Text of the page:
In the intervening time, she busied herself with charity auctions, raising money for war-torn France, Belgium, and Romania. For one such event at the Palace Hotel, she was able to obtain donations from U.S. Presidents and other renowned individuals. Her own collection was not spared: her prized Rodin The Genius of War also went on the auction block.

After some persuading, Adolph eventually agreed to fund her museum project, which was to be a scale replica of the Palais de la Légion d’Honneur in Paris. To acquire more art and financial support, Spreckels returned to Europe. The French government agreed to supply some, and Queen Marie of Romania donated a replica of her Byzantine Golden Room. While she was in Europe, President Warren G. Harding requested her help in compiling a report on post-war working conditions for women for the Department of Labor’s Women’s Bureau, which she dutifully carried out. The museum finally opened on November 11, 1924, six months after Adolph’s death. During the dedication ceremony, the Counsellor of the State of France announced that Spreckels had been awarded the Grand Cross of the Légion d’honneur.

Spreckels continued her charity rummage sales during the Great Depression, this time expanded to thrift shops, which were eventually given to The Salvation Army to operate. She also continued her devotion to the arts, obtaining more and more works for her museum as well as coordinating and partially funding the development of the Maryhill Museum of Art in Maryhill, Washington, after the death of her friend Samuel Hill.

Spreckels met Elmer Awl, a Santa Barbara rancher and businessman during her inquiries into the Samarkand Hotel, a Persian-themed hotel which had fallen into disrepair. She purchased the property for $55,000 in 1937 and proceeded to renovate it, hoping to provide another home for her now-overflowing art collection. Spreckels and Awl hit it off immediately and were married in 1939. Awl moved to San Francisco, but the hotel was not particularly successful and Spreckels sent him back to Santa Barbara to manage the business, but he was also unable to stem the losses. They decided to rid themselves of it, but could not find a buyer. Eventually, the hotel was swapped for a dairy farm in Marin County worth $80,000.

When the U.S. was drawn into World War II, Awl, as a member of the United States Coast Guard Reserve, was called to active duty. While he was away, Spreckels formed a new charity, the San Francisco League for Servicemen, which gathered supplies for the Army and Navy. She even donated her vast Sonoma County ranch to the Army to use as a recreational facility. Near the end of the war, Spreckels discovered that Awl had been having an affair with her niece Ulla, and she quickly divorced him in 1943, while he was still stationed in Central America.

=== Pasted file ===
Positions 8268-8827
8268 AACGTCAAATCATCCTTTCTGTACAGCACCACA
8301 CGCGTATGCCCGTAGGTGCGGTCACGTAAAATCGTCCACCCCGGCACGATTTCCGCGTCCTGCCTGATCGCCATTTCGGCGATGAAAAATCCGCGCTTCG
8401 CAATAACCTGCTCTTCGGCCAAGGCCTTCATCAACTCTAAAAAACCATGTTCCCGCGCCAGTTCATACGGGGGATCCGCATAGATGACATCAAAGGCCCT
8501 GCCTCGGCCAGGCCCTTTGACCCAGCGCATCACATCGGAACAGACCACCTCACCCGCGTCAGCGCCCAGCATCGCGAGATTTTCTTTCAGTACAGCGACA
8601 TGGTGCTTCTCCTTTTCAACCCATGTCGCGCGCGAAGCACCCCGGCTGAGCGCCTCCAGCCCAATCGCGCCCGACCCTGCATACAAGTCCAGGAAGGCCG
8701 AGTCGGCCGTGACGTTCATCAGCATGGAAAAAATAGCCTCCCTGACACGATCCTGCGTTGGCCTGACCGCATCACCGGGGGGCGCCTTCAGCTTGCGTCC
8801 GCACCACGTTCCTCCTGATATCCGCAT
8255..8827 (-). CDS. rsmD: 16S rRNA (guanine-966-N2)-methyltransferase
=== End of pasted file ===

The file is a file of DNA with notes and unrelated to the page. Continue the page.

(left) To the casual visitor’s eye, she is an anonymous but stately bronze female figure with a palm in one hand and a trident in the other. In reality she was one of San Francisco’s greatest benefactors. Her name was Alma de Bretteville (1881-1968), which might sound as though she was reared in the high society enclave of Nob Hill, or Snob Hill as Simone said some call it, but was actually from a dirt-poor farming family from the city’s Sunset District. A 6-foot-tall beauty, she found she could make good money by posing for artists. It was Dewey Monument sculptor Robert Aitken who transformed the statuesque Alma into the statue we see before us in Union Square.

Later life

Spreckels’ last major project was the construction of the San Francisco Maritime Museum. When it opened in 1951, her collection of model ships that had been on display at the 1939–40 Golden Gate International Exposition was the main exhibit. However, she had had a feud with museum founding director Karl Kortum and as a result, did not receive much recognition for her role in that museum’s establishment.

After her son Adolph’s death in 1961, she lived mostly in seclusion, visiting only with her daughters and grandchildren.

She died in 1968 of pneumonia at age 87.